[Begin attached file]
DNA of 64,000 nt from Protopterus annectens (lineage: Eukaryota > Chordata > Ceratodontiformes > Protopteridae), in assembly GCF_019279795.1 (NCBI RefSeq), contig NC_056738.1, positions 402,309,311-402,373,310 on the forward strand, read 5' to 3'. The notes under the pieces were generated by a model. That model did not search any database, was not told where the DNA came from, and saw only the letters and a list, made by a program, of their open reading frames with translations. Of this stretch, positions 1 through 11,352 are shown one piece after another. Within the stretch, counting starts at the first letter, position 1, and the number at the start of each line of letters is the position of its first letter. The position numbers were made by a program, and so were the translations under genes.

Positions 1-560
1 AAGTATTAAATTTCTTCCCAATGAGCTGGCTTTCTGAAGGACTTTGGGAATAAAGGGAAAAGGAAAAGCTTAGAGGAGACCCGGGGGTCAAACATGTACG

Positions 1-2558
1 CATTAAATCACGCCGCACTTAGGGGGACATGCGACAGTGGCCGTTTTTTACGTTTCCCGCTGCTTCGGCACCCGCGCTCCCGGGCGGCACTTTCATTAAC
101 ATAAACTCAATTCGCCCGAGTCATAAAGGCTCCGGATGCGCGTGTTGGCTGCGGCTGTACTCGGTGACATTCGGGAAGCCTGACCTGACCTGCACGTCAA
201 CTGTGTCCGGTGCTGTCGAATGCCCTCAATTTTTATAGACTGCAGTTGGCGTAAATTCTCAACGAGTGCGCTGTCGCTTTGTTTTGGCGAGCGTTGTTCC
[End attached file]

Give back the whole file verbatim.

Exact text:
DNA of 64,000 nt from Protopterus annectens (lineage: Eukaryota > Chordata > Ceratodontiformes > Protopteridae), in assembly GCF_019279795.1 (NCBI RefSeq), contig NC_056738.1, positions 402,309,311-402,373,310 on the forward strand, read 5' to 3'. The notes under the pieces were generated by a model. That model did not search any database, was not told where the DNA came from, and saw only the letters and a list, made by a program, of their open reading frames with translations. Of this stretch, positions 1 through 11,352 are shown one piece after another. Within the stretch, counting starts at the first letter, position 1, and the number at the start of each line of letters is the position of its first letter. The position numbers were made by a program, and so were the translations under genes.

Positions 1-560
1 AAGTATTAAATTTCTTCCCAATGAGCTGGCTTTCTGAAGGACTTTGGGAATAAAGGGAAAAGGAAAAGCTTAGAGGAGACCCGGGGGTCAAACATGTACG

Positions 1-2558
1 CATTAAATCACGCCGCACTTAGGGGGACATGCGACAGTGGCCGTTTTTTACGTTTCCCGCTGCTTCGGCACCCGCGCTCCCGGGCGGCACTTTCATTAAC
101 ATAAACTCAATTCGCCCGAGTCATAAAGGCTCCGGATGCGCGTGTTGGCTGCGGCTGTACTCGGTGACATTCGGGAAGCCTGACCTGACCTGCACGTCAA
201 CTGTGTCCGGTGCTGTCGAATGCCCTCAATTTTTATAGACTGCAGTTGGCGTAAATTCTCAACGAGTGCGCTGTCGCTTTGTTTTGGCGAGCGTTGTTCC